Wotif.com Holdings (WTF) provides online travel services via itswww.wotif.com website. The website offers last-minute travel accommodation, across hotels, motels, serviced apartments, resorts, guesthouses and bed & breakfasts.
While the company is the dominant hotel booing site in Australia, it is attracting more competition and the historically strong rates of growth are becoming increasingly hard to replicate.
The company’s recent results saw higher revenue and profits but still disappointed the market, with the high Aussie dollar constraining overseas booking of Australian hotel rooms
At first glance, WTF’s FY12 results weren’t that bad. Net profit rose 14% to $58 million, with total revenue up 5% on the back of accommodation and flight booking growth.
EBIT margin increased from 56% to 59%, with the group demonstrating good cost control in a period of revenue growth.
However the operating environment has weakened noticeably in the opening months of FY13, reducing the odds of a repeat performance this financial year.
Last month, WTF CEO Robbie Cooke announced he would leave the group at the end of the year to take up the top role at Tatts Group (TTS). Cooke’s intention to depart was met with a negative reaction, as his seven year tenure coincided with a period of strong growth for the group.
Given there was no immediate successor, his departure introduces leadership uncertainty just as the company is grappling with a slowing domestic economy.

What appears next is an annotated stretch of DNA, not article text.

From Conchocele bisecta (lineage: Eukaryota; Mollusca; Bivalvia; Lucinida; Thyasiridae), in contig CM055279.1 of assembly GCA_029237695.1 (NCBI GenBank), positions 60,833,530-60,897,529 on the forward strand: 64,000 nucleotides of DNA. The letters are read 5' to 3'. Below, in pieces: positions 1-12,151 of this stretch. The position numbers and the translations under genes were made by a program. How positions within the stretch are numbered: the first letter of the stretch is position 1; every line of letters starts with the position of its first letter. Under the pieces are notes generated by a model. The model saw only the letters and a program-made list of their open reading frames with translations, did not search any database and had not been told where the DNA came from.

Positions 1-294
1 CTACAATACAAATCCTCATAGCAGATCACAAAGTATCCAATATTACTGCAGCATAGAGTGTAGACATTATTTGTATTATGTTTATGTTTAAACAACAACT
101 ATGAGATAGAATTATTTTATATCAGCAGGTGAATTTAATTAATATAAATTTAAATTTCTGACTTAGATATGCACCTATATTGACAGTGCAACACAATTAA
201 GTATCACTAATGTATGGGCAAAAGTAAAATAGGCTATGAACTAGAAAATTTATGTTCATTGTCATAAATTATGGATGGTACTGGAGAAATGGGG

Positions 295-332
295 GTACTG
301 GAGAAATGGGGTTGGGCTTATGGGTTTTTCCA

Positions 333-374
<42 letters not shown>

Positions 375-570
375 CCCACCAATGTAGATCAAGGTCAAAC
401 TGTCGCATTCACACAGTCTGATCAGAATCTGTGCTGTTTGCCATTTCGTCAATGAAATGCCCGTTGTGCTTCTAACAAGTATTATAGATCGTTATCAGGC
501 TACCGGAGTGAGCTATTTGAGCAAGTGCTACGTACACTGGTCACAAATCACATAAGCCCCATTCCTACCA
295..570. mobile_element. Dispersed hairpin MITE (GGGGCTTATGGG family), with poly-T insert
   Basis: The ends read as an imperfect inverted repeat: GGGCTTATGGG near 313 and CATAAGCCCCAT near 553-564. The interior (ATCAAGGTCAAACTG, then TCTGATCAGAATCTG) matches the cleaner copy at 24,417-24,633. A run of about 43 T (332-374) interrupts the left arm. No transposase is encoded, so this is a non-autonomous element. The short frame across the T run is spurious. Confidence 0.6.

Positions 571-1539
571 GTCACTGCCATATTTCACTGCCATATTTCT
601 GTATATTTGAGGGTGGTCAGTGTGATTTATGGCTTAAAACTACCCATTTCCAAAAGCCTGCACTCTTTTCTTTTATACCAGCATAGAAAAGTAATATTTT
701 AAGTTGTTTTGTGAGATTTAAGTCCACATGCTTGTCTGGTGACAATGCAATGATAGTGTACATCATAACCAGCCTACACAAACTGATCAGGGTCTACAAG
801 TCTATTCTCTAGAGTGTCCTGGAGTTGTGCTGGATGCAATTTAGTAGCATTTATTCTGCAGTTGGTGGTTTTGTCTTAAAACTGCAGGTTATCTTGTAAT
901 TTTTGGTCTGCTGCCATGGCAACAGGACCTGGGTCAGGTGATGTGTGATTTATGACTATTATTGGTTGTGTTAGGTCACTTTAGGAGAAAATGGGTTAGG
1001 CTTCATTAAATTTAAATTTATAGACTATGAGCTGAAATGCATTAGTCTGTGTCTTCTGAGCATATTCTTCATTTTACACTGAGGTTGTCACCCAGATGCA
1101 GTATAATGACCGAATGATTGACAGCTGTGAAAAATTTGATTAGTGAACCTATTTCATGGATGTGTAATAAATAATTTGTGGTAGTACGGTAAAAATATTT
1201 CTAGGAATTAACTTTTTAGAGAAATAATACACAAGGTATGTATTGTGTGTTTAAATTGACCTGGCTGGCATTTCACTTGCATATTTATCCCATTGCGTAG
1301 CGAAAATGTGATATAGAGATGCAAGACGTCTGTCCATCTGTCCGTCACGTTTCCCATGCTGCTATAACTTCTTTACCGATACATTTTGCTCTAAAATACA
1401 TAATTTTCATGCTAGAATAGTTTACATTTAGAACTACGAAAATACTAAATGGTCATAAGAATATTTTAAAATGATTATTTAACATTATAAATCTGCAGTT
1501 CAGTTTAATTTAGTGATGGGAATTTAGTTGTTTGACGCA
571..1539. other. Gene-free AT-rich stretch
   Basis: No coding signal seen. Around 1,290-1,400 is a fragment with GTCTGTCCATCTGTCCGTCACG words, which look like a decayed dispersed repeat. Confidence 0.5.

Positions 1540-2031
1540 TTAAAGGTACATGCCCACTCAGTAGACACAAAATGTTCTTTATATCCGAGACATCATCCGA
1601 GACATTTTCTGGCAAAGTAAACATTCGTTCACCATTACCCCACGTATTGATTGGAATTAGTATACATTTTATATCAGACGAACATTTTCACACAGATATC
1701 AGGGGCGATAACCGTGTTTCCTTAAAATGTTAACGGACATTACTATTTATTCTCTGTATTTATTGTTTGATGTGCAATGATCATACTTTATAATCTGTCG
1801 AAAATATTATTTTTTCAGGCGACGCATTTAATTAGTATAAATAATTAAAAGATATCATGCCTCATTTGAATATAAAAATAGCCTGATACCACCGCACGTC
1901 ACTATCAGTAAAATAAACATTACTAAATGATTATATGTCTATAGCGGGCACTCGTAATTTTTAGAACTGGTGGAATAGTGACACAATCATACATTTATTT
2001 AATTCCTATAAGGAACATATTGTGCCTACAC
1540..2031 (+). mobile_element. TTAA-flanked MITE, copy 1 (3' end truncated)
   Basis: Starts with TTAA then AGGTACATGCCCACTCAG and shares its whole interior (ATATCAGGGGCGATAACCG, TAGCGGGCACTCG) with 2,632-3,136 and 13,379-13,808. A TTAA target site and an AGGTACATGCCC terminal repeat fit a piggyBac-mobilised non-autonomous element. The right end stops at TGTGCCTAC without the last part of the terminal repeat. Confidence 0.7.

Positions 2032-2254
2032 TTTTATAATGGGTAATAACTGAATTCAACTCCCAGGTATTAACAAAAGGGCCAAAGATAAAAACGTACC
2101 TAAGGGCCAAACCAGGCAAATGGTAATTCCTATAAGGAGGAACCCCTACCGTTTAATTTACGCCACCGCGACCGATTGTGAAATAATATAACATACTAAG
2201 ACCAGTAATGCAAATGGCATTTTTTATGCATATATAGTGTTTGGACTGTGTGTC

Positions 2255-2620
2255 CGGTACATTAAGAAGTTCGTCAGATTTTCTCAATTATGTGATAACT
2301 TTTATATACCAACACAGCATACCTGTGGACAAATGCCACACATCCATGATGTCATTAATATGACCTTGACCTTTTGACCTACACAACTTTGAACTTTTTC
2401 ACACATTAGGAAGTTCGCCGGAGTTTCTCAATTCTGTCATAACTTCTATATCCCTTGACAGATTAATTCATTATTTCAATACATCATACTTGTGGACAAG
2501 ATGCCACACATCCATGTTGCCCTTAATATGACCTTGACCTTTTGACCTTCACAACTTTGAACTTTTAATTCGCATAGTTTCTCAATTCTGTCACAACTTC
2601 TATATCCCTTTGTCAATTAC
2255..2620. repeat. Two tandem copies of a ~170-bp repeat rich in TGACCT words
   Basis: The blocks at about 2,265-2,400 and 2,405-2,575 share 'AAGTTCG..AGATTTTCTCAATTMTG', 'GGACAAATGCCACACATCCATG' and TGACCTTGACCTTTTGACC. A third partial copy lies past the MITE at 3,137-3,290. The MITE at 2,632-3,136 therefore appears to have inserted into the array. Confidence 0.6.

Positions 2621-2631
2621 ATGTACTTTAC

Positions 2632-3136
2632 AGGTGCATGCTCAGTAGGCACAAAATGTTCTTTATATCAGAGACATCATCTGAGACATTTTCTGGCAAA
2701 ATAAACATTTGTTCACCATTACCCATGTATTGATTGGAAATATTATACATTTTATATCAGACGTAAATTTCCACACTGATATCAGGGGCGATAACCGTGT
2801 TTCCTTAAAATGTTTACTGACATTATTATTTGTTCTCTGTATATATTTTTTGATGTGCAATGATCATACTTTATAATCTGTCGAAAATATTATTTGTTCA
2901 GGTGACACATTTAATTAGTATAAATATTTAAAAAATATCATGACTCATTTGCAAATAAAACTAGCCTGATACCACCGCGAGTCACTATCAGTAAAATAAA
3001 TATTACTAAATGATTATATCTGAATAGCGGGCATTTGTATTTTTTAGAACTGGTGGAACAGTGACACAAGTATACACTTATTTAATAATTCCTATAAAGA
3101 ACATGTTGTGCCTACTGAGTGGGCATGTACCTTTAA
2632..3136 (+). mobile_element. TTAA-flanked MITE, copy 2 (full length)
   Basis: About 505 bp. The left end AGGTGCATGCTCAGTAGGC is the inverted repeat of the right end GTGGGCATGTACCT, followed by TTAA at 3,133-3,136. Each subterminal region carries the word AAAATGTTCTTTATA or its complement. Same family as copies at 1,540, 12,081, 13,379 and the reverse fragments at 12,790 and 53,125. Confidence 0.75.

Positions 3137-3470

Squeezed by competition
The biggest long-term threat to WTF is the entrance of new competition in the online accommodation market. The market itself has very low barriers to entry, meaning it wouldn’t be that hard for WTF’s competitors to muscle into its territory.
Indeed this seems to be happening already with US-based Expedia and Priceline expanding their presence in Australia through the development of smart phone apps.
Increased competitive pressures are also a likely reason why the value of room nights sold through WTF has stagnated around $7 million a year from FY10.
The near-term outlook for WTF is uncertain at best. Its domestic-oriented business faces a period of weak revenue growth as TTV declines amid cutbacks in consumer discretionary spending.
Moreover, the Aussie dollar is still trading at lofty enough levels to encourage consumers to travel internationally rather than domestically. WTF admitted as much in its FY12 results, saying the high dollar was “situation normal”.
Flight bookings make up less than 10% of overall revenue, so whilst there may be some benefit to WTF from increased offshore travel, it won’t be enough to mitigate the impact to domestic accommodation revenue.
Moreover, greater competition from companies like Expedia and Priceline is expected to eat into WTF’s domestic market share, potentially resulting in slower revenue growth and margin pressure over the longer-term.
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